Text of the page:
I developed the “Tapam Special” for the tarpon fishing in Nicaragua’s Rio Grande. One of the main food sources for the giant tarpon that roam this estuary is mullet. To imitate the mullet I needed a big baitfish pattern that I could cast long distances, all day long. I used Snow Runner because it tends to keep a very nice profile in the water, yet flattens to a very aerodynamic profile for easy casting. The fly worked very well, it did the things I needed it to do and the tarpon loved it. Many of the early tarpon at the lodge were caught on this pattern. An article on the early stages of the pattern can be found here. Over time I changed the pattern to a tube fly. The main reason was to improve hook holds. The change to a tube brought some new challenges, the main one being the balance of the fly. After many trials we settled on our specially developed predator cones as a weight behind the Snow Runner brush, and a long over-wing. This adds just the right amount of weight for a balanced cast, and keeps the fly tracking correctly in the water.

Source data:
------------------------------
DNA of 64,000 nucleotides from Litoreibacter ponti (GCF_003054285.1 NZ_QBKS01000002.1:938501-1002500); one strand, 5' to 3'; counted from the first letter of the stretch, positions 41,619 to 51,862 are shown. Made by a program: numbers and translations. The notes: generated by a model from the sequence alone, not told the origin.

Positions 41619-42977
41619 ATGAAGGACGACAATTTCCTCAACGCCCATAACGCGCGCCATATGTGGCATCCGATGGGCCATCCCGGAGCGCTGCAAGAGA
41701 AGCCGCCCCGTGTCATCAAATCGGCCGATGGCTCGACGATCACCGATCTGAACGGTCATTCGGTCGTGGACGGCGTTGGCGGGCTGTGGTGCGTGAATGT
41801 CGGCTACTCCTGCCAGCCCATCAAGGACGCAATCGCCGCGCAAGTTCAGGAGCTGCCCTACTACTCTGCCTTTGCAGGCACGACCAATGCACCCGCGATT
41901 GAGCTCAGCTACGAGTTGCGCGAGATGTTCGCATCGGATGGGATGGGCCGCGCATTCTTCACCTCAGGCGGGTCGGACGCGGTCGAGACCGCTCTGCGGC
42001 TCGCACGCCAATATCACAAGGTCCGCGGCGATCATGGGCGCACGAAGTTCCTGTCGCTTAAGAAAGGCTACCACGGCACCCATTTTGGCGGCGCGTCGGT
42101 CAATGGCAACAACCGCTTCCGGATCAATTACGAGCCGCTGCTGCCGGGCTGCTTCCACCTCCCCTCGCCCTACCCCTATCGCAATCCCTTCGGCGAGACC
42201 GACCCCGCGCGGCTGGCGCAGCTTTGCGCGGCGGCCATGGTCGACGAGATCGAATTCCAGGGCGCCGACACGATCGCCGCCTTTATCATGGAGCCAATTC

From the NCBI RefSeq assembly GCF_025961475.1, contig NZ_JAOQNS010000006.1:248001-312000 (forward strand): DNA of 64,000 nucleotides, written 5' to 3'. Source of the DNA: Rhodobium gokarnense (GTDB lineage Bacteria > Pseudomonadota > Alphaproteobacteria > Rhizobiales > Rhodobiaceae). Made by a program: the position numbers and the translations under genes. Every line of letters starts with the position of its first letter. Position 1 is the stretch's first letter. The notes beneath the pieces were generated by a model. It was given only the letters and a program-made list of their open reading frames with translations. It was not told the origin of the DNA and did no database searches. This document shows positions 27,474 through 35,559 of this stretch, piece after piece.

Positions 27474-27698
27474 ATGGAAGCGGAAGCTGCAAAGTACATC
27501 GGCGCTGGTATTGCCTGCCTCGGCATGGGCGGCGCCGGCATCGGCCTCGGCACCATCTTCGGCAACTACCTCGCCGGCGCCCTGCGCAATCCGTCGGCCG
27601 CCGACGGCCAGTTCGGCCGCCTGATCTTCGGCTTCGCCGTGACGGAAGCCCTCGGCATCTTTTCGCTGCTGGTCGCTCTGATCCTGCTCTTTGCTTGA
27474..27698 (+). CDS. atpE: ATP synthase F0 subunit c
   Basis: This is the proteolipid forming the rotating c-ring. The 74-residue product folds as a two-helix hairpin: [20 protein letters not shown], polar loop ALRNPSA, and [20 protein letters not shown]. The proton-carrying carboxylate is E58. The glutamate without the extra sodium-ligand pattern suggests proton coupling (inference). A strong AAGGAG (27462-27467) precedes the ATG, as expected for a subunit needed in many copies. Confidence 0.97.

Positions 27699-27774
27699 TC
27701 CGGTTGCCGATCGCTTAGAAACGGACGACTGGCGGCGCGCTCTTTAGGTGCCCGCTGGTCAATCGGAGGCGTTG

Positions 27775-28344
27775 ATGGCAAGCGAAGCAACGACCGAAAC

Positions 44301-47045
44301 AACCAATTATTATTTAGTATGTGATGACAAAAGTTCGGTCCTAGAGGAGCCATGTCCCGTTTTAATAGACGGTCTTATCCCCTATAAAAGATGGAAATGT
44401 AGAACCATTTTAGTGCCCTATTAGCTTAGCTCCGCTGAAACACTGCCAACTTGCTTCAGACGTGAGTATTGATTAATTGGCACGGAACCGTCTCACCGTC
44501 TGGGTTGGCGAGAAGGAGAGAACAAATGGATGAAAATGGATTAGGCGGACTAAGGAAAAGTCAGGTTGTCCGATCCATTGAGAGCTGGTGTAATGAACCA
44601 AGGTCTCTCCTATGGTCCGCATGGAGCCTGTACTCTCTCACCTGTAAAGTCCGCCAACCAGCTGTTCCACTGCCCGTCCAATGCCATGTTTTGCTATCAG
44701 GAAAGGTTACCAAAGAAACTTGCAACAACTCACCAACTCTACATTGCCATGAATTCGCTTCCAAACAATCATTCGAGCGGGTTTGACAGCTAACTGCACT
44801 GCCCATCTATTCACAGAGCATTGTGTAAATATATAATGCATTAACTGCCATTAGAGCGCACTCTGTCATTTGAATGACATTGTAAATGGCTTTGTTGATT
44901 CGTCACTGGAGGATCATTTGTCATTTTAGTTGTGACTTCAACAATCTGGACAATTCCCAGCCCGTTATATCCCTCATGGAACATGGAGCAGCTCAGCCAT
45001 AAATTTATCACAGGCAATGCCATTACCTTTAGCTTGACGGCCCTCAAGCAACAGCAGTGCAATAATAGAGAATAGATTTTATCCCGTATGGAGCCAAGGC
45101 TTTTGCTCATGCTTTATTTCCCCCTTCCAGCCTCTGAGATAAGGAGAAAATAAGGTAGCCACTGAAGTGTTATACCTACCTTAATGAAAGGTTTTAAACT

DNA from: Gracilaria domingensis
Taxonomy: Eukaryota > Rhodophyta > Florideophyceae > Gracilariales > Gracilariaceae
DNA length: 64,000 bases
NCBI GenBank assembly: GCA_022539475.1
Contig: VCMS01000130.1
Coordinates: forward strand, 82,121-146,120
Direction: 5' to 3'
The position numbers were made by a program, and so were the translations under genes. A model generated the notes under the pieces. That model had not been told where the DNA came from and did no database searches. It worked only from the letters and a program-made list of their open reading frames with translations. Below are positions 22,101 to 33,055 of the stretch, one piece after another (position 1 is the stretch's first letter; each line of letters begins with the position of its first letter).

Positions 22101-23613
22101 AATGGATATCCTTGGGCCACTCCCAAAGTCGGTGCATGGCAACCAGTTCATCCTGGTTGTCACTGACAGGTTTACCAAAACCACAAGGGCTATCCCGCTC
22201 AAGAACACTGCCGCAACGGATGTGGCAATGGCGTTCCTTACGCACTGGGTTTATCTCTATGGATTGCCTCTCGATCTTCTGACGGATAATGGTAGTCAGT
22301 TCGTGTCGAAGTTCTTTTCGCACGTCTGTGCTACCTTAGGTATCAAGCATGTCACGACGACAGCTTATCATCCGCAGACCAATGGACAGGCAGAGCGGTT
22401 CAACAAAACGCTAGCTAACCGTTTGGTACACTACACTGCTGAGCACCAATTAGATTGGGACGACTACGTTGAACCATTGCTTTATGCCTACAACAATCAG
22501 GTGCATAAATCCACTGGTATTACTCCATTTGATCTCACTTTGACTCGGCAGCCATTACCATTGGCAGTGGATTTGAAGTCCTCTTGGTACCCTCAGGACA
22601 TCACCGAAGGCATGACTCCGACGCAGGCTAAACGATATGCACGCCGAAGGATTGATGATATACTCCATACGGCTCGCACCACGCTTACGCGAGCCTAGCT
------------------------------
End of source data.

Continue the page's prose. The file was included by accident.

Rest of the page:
For the eyes I have settled on tab eyes that are glued on. They are very durable.
The “Tapam Special” is the predecessor of the “King’s Candy”. The “King’s Candy” is basically a smaller version of the “Tapam Special”. Both patterns are great for any saltwater or freshwater baitfish imitation (Pike, Peacock Bass, Jacks, Tuna, Snappers, Golden Dorado, Rooster Fish, etc.). They are easy to cast, track great, virtually indestructible and can be fished with the appropriate hook for the target species.
The “Tapam Special” is approximately 8-9″ long. They are packaged individually. They come with a piece of junction tubing for those who like to connect the fly to the tube. The fly does not come with a hook. We suggest to fish it with hooks varying in size between 2/0 and 6/0, depending on the target species.